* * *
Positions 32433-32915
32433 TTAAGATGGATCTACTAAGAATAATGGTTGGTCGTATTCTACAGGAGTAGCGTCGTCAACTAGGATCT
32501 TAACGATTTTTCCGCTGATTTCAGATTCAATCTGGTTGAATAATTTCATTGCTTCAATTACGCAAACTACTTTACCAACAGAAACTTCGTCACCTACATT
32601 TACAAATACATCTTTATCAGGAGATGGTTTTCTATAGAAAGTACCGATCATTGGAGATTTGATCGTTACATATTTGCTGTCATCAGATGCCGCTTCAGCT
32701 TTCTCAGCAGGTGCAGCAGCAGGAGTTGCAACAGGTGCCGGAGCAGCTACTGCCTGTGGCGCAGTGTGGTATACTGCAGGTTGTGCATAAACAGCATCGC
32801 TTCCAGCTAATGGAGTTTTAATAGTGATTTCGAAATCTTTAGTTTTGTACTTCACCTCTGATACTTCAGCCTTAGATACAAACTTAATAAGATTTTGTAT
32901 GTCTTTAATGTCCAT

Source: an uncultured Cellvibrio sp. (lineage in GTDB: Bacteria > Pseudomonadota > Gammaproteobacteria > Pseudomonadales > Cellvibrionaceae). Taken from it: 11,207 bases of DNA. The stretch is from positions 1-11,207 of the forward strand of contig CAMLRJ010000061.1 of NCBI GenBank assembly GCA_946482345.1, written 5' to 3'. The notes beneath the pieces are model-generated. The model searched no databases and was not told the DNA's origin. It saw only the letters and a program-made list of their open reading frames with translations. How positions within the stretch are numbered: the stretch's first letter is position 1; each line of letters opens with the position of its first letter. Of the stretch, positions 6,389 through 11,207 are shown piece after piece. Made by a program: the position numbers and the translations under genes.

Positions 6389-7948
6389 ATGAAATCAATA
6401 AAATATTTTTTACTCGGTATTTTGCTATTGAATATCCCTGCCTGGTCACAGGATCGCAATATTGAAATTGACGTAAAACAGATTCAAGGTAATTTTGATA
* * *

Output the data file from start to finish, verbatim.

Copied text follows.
Positions 32433-32915
32433 TTAAGATGGATCTACTAAGAATAATGGTTGGTCGTATTCTACAGGAGTAGCGTCGTCAACTAGGATCT
32501 TAACGATTTTTCCGCTGATTTCAGATTCAATCTGGTTGAATAATTTCATTGCTTCAATTACGCAAACTACTTTACCAACAGAAACTTCGTCACCTACATT
32601 TACAAATACATCTTTATCAGGAGATGGTTTTCTATAGAAAGTACCGATCATTGGAGATTTGATCGTTACATATTTGCTGTCATCAGATGCCGCTTCAGCT
32701 TTCTCAGCAGGTGCAGCAGCAGGAGTTGCAACAGGTGCCGGAGCAGCTACTGCCTGTGGCGCAGTGTGGTATACTGCAGGTTGTGCATAAACAGCATCGC
32801 TTCCAGCTAATGGAGTTTTAATAGTGATTTCGAAATCTTTAGTTTTGTACTTCACCTCTGATACTTCAGCCTTAGATACAAACTTAATAAGATTTTGTAT
32901 GTCTTTAATGTCCAT

Source: an uncultured Cellvibrio sp. (lineage in GTDB: Bacteria > Pseudomonadota > Gammaproteobacteria > Pseudomonadales > Cellvibrionaceae). Taken from it: 11,207 bases of DNA. The stretch is from positions 1-11,207 of the forward strand of contig CAMLRJ010000061.1 of NCBI GenBank assembly GCA_946482345.1, written 5' to 3'. The notes beneath the pieces are model-generated. The model searched no databases and was not told the DNA's origin. It saw only the letters and a program-made list of their open reading frames with translations. How positions within the stretch are numbered: the stretch's first letter is position 1; each line of letters opens with the position of its first letter. Of the stretch, positions 6,389 through 11,207 are shown piece after piece. Made by a program: the position numbers and the translations under genes.

Positions 6389-7948
6389 ATGAAATCAATA
6401 AAATATTTTTTACTCGGTATTTTGCTATTGAATATCCCTGCCTGGTCACAGGATCGCAATATTGAAATTGACGTAAAACAGATTCAAGGTAATTTTGATA